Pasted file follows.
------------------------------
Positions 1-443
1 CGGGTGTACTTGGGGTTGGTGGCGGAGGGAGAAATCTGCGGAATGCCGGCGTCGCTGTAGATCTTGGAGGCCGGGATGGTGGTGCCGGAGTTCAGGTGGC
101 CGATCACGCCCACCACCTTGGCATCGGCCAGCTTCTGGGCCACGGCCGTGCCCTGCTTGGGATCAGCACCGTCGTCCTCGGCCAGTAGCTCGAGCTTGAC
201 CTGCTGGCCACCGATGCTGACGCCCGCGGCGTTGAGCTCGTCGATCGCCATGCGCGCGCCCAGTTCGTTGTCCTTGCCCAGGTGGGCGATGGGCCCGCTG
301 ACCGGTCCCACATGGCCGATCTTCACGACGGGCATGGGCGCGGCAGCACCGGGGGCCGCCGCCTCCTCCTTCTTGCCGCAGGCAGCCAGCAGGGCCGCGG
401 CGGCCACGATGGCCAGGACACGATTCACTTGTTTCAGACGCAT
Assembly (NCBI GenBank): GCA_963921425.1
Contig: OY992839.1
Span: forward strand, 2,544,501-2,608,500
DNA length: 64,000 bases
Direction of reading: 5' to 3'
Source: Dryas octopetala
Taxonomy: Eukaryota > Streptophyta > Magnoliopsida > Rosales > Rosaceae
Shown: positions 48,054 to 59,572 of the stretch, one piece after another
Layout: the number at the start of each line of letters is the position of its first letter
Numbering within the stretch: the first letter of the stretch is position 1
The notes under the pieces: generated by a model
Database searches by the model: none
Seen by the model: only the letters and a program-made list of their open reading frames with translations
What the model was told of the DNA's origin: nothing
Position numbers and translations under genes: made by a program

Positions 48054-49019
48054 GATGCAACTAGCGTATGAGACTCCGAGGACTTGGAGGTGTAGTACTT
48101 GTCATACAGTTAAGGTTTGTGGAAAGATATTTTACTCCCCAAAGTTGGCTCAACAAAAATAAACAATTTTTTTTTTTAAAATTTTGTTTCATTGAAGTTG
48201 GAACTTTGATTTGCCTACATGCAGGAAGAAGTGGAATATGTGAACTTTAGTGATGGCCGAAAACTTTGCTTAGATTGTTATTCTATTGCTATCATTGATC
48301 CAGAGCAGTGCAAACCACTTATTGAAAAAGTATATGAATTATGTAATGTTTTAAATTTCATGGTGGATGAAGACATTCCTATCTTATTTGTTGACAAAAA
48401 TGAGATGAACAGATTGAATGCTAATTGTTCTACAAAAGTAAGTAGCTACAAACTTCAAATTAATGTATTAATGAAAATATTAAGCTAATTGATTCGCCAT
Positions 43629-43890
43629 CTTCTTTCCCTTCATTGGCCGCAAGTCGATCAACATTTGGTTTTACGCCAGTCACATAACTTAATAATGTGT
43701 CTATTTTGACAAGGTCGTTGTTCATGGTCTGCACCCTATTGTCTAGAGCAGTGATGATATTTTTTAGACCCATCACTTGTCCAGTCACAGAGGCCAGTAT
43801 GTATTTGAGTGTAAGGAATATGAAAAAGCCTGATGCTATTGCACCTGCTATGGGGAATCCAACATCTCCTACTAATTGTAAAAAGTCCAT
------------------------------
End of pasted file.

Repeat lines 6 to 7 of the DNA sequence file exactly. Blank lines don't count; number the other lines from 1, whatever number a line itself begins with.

401 CGGCCACGATGGCCAGGACACGATTCACTTGTTTCAGACGCAT
Assembly (NCBI GenBank): GCA_963921425.1